Remove the SAS features and add 4 more run of the mill SATA ports and I'm sure this would be a more convincing option for everyone. Oh yeah and ditch the IDE port and add 2 IDE to SATA converters in the bundle and it would be an even better deal.

Not a bad motherboard, If I had not upgraded recently then this or the Gigabyte alternative would be mine.
Tulatin 2nd December 2008, 15:50 Quote
Agreed on the costs still being absolute bollocks.

One major qualm I have to the layout is the IDE port. Seriously ASUS. Get rid of the stupid thing, and quit wasting our time with the shitty JMicron support.

If you're going to spend $1000 on a new machine, then whine about spending $20 on a new DVD Drive then you deserve to be hit with that same drive.

Mayhaps a better controller or two is in order, and the IDE replaced with another 4 SATA after the ICH ports are moved back into position.

Speaking of layout crimes - that's one ASUS is particularly good at. It's reasonable to assume that (almost) all of the ICH ports are going to the same place, so why do they keep insisting on splitting the damn things up, with a few angled, then a few flat?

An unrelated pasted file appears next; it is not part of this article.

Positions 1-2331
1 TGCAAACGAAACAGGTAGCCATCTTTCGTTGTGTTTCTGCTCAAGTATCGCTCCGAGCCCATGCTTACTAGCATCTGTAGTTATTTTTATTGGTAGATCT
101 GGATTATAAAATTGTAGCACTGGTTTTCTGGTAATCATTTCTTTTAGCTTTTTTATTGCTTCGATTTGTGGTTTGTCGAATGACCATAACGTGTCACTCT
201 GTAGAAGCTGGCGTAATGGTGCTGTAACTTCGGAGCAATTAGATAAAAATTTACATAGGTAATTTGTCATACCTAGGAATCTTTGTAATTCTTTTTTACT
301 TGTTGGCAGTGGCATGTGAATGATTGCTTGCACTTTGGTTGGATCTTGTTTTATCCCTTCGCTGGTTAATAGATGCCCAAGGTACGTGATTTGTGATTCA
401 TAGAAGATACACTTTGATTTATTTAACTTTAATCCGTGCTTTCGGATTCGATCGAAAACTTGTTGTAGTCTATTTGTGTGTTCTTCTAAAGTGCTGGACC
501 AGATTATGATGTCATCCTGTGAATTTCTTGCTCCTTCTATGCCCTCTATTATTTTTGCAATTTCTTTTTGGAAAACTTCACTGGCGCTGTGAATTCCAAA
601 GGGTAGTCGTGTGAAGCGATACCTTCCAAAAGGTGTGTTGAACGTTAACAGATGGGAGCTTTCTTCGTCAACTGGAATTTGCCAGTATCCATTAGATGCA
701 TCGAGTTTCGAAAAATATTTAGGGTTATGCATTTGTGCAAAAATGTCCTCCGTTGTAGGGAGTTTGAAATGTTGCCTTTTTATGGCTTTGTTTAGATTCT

Bindibadgi 2nd December 2008, 15:53 Quote
Quote:
Originally Posted by Tulatin
Agreed on the costs still being absolute bollocks.

One major qualm I have to the layout is the IDE port. Seriously ASUS. Get rid of the stupid thing, and quit wasting our time with the shitty JMicron support.

There's no JMicron on the Asus, it's all Marvell.
Quote:
Speaking of layout crimes - that's one ASUS is particularly good at. It's reasonable to assume that (almost) all of the ICH ports are going to the same place, so why do they keep insisting on splitting the damn things up, with a few angled, then a few flat?
Space, see IDE port placement.

And some people *might* want them facing outwards because it's easier to go up and down - some cases have the HDDs lower than the motherboard.
Tulatin 2nd December 2008, 15:54 Quote
Ah they've actually gone wi

Wait what? The Marvell does E-Sata, SAS, and IDE? That's a fairly impressive chip. Though I still object to that far former port's existance.
Bindibadgi 2nd December 2008, 19:04 Quote
Quote:
Originally Posted by Tulatin
Ah they've actually gone wi

Wait what? The Marvell does E-Sata, SAS, and IDE? That's a fairly impressive chip. Though I still object to that far former port's existance.

No there are two Marvell chipsets - one for SAS only, and one for IDE and eSATA.
TheEclypse 2nd December 2008, 20:53 Quote
Im glad you didnt conclude its a load of rubbish as mines in the post.
bowman 2nd December 2008, 21:59 Quote
Quote:
Originally Posted by Kúsař
Great review! I'm glad my MB uses Marvell controller...
Quote:
Originally Posted by bowman